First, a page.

20 November 2012

Namibia: U.S Nat Com Joins Galz & Goals Festival

Representatives from US Nat Com and Unicef Namibia visited the Galz & Goals demo festival at the NFA Technical Centre in Windhoek last week.

The festival was a demonstration of how the Galz & Goals festival is admistered with U-13 girls teams from the primary schools competing in 7-a-side matches.

Score Namibia, one of Galz & Goals' partners, conducted Kicking Aids Out! games with the participants.

The Unicef country representative in Namibia, Micaela Marques De Sousa and Rushnan Murtaza who is in charge of Education for HIV Prevention & Mitigation at Unicef Namibia, also attended the festival.

The visitors from US Nat Com took part in soccer matches and together with the girls, were eager to learn more about the project, aimed at increasing access to football for adolescent girls in communities throughout Namibia.

US Nat Com is an independent organisation chartered to carry out advocacy, education and fundraising on behalf of Unicef.

The Nat Com representatives were particularly impressed with the manner in which the Galz & Goals project integrates HIV/AIDS education, life skills and healthy life style components into their festivals and football activities.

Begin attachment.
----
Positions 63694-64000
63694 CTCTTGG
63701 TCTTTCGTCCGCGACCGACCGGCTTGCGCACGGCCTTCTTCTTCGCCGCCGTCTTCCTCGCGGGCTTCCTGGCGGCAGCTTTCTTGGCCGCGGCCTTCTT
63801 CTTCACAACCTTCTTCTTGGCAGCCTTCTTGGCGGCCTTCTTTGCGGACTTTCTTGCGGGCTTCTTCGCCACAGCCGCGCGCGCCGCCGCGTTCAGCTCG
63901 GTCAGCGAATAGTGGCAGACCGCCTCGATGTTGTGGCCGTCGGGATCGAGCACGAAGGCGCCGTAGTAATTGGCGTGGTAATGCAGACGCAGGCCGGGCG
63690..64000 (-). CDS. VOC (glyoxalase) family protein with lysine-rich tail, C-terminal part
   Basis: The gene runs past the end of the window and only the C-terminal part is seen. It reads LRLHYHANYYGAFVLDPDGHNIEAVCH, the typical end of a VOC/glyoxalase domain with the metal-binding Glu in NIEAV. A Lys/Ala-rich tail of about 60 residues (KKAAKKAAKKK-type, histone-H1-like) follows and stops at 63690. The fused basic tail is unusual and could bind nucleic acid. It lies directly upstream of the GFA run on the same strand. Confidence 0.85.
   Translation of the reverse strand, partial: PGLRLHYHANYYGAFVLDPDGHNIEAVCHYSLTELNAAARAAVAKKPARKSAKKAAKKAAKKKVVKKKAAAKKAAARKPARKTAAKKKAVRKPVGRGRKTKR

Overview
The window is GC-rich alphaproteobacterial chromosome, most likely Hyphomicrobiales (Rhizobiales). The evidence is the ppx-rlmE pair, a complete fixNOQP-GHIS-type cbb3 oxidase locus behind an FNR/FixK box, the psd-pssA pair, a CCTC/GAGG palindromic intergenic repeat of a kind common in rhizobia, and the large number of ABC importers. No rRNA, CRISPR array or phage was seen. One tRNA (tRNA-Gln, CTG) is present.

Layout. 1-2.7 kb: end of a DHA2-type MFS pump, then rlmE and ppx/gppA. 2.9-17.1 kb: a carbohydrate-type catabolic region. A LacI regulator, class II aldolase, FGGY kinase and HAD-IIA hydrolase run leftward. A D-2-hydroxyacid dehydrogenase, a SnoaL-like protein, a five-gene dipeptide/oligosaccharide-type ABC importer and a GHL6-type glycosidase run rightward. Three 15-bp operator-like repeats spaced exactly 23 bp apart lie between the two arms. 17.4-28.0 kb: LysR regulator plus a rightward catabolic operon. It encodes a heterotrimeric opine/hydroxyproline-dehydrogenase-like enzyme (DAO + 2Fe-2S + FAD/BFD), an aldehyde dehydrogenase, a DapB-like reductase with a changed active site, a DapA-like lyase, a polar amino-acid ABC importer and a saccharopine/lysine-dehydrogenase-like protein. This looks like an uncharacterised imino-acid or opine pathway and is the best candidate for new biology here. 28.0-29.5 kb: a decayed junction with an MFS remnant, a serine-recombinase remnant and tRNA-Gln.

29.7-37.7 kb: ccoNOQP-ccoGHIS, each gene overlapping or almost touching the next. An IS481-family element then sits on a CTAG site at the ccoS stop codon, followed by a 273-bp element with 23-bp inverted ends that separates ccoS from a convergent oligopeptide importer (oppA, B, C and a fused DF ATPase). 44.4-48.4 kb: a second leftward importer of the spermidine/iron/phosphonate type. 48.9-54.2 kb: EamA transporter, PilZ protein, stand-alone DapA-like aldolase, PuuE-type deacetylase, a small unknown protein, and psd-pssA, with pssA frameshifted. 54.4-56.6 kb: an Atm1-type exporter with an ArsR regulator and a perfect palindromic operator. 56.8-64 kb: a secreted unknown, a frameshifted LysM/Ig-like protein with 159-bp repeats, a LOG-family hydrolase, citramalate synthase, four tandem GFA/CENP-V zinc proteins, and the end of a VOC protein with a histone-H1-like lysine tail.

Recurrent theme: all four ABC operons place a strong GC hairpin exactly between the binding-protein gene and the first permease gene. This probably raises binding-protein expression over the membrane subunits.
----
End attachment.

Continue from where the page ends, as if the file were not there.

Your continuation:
The Secretary General of the NFA, Barry Rukoro, welcomed the visitors and informed them about the project that has grown from three to seven regions within a space of three years. The project has so far reached around 2 500 girls through soccer festivals with 1 870 girls now participating in the Galz & Goals league, gaining skills and knowledge through active participation in games and activities.

"There would not have been an U-20 and senior women's soccer teams of such calibre in Namibia if it was not for the Galz & Goals project engaging and grooming the girls," Rukoro said.

Jackey Gertze, the National Coordinator of Galz & Goals, emphasised the importance of the younger girls to have role models such as the four girls from the Brave Gladiators who acted as referees at the demo festival.

"The younger girls can see how far these players have come by playing football, staying healthy and taking care of themselves and are encouraged to pursue same," Gertze said.

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